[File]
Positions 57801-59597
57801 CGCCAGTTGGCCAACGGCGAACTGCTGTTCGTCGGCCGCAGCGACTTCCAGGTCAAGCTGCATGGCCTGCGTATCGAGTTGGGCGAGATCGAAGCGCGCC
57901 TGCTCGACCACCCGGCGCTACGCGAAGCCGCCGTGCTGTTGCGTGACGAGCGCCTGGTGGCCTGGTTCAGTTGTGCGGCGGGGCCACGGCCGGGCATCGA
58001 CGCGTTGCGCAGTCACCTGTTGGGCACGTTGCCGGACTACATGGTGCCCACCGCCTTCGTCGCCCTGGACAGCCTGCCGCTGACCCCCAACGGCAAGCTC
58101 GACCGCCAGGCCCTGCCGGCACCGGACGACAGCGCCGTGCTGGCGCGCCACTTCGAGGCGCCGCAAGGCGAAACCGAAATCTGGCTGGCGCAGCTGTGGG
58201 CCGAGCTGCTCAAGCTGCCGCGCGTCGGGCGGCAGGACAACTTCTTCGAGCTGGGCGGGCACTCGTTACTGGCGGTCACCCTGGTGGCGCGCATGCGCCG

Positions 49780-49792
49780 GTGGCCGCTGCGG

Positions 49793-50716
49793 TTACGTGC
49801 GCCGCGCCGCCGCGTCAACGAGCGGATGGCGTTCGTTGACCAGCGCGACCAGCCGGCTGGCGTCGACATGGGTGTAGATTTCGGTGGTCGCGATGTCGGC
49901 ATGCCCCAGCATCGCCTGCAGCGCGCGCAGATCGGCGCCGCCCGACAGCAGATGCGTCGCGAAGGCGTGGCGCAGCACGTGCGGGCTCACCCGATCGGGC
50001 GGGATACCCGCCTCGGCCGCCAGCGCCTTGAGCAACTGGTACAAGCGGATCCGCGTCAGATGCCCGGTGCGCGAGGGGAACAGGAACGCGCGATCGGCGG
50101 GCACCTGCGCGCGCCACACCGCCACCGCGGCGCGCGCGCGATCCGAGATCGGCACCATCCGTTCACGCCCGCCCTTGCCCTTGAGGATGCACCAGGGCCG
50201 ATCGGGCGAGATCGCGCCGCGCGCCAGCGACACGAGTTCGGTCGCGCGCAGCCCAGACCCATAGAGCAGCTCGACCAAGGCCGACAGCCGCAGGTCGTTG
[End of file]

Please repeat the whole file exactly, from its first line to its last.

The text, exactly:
Positions 57801-59597
57801 CGCCAGTTGGCCAACGGCGAACTGCTGTTCGTCGGCCGCAGCGACTTCCAGGTCAAGCTGCATGGCCTGCGTATCGAGTTGGGCGAGATCGAAGCGCGCC
57901 TGCTCGACCACCCGGCGCTACGCGAAGCCGCCGTGCTGTTGCGTGACGAGCGCCTGGTGGCCTGGTTCAGTTGTGCGGCGGGGCCACGGCCGGGCATCGA
58001 CGCGTTGCGCAGTCACCTGTTGGGCACGTTGCCGGACTACATGGTGCCCACCGCCTTCGTCGCCCTGGACAGCCTGCCGCTGACCCCCAACGGCAAGCTC
58101 GACCGCCAGGCCCTGCCGGCACCGGACGACAGCGCCGTGCTGGCGCGCCACTTCGAGGCGCCGCAAGGCGAAACCGAAATCTGGCTGGCGCAGCTGTGGG
58201 CCGAGCTGCTCAAGCTGCCGCGCGTCGGGCGGCAGGACAACTTCTTCGAGCTGGGCGGGCACTCGTTACTGGCGGTCACCCTGGTGGCGCGCATGCGCCG

Positions 49780-49792
49780 GTGGCCGCTGCGG

Positions 49793-50716
49793 TTACGTGC
49801 GCCGCGCCGCCGCGTCAACGAGCGGATGGCGTTCGTTGACCAGCGCGACCAGCCGGCTGGCGTCGACATGGGTGTAGATTTCGGTGGTCGCGATGTCGGC
49901 ATGCCCCAGCATCGCCTGCAGCGCGCGCAGATCGGCGCCGCCCGACAGCAGATGCGTCGCGAAGGCGTGGCGCAGCACGTGCGGGCTCACCCGATCGGGC
50001 GGGATACCCGCCTCGGCCGCCAGCGCCTTGAGCAACTGGTACAAGCGGATCCGCGTCAGATGCCCGGTGCGCGAGGGGAACAGGAACGCGCGATCGGCGG
50101 GCACCTGCGCGCGCCACACCGCCACCGCGGCGCGCGCGCGATCCGAGATCGGCACCATCCGTTCACGCCCGCCCTTGCCCTTGAGGATGCACCAGGGCCG
50201 ATCGGGCGAGATCGCGCCGCGCGCCAGCGACACGAGTTCGGTCGCGCGCAGCCCAGACCCATAGAGCAGCTCGACCAAGGCCGACAGCCGCAGGTCGTTG